You can make the biggest impact on the cost of your project by limiting the complexity of the design and carefully selecting building materials . Metal vs composite roofing, triple-pane vs standard vinyl windows, quartz vs laminate countertops, designer fittings vs off-the-shelf plumbing fixtures, custom cabinets vs IKEA – the list goes on and on. Your designer will help you weigh the pros and cons of these decisions and guide you in finding the right mix of materials that will be both durable and scaled to your budget.
It would be wonderful if custom construction projects could be priced by the square foot as a method for comparing builders or estimating total project costs. Unfortunately, design details, material selections, and site conditions play such a big role in determining costs, as do the different construction methods used by builders, that it’s nearly impossible to offer a square foot price that would prove useful to anyone who is in the process of planning a project.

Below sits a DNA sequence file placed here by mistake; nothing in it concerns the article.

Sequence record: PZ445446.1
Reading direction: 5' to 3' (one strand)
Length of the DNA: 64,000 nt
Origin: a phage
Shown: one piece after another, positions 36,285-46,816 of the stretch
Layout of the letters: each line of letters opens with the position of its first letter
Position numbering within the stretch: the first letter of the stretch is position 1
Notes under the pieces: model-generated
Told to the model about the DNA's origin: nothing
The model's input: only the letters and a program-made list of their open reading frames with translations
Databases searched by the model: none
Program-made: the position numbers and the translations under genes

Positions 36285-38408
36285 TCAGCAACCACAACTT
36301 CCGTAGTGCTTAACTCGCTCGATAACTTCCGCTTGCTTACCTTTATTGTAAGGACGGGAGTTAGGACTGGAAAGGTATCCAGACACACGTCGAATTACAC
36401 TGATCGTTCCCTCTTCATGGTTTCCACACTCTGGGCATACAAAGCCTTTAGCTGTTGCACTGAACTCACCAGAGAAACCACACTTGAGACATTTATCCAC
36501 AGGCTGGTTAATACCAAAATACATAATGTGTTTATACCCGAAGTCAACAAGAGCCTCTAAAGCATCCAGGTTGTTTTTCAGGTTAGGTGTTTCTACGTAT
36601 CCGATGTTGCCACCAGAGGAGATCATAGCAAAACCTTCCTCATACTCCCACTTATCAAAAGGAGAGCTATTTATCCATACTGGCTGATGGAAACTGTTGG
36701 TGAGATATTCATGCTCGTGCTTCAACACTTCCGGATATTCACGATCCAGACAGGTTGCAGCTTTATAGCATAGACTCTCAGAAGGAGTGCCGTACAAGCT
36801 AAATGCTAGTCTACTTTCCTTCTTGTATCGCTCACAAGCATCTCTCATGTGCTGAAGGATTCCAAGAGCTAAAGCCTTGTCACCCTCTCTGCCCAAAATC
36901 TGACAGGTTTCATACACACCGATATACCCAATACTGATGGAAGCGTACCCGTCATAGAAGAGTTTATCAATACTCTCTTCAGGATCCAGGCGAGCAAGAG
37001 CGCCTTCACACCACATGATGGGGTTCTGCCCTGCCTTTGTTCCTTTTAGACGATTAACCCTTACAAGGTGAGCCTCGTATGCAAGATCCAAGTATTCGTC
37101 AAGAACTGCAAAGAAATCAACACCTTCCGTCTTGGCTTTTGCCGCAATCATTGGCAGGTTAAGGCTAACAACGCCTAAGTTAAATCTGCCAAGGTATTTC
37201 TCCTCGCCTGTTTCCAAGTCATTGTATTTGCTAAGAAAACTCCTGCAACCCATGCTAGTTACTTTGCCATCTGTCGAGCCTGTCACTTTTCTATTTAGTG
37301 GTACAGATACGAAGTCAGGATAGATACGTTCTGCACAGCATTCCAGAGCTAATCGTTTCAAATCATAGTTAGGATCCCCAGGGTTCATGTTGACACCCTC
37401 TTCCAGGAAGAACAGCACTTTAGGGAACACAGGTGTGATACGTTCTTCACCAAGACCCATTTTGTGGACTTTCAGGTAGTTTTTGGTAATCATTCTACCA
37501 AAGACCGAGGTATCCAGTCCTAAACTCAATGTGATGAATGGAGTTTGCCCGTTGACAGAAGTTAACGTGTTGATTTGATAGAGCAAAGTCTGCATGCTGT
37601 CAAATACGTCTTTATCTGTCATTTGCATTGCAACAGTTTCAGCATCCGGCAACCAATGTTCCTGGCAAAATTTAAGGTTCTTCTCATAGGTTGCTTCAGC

What is possible though, is to share a ballpark cost for building an ADU. Before we get there, please keep in mind that an ADU squeezes all of the functions of a full home into a much smaller footprint! In general, we have found that a high-quality 800 square foot standalone ADU won’t cost less than $200,000, and costs will increase based on the complexity of the design, the material choices, construction methods, site conditions, and building performance details like additional insulation, energy efficient appliances or solar panels.
What is possible though, is to share a ballpark cost for ADUs. Before we get there, I want to reiterate that an ADU squeezes all of the functions of a full home into a much smaller footprint – please keep that in mind! Generally speaking, we have found that a high quality 800 square foot ADU starts around $200,000 depending on the complexity of the design, material choices, construction methods, site conditions, and building performance details like additional insulation, energy efficient appliances or solar panels.
When you’re ready to start planning your ADU, we suggest starting with the ADU code restrictions to determine if you can legally build an ADU. The city planning department and this building guide by Bellingham for Everyone are great resources for folks in the early planning stages of a project like this. Following that, get in touch! We’re happy to schedule a site visit and/or recommend a designer who is experienced with designing compact spaces. We love building ADUs and we’re excited to do our part to help increase housing options in Bellingham.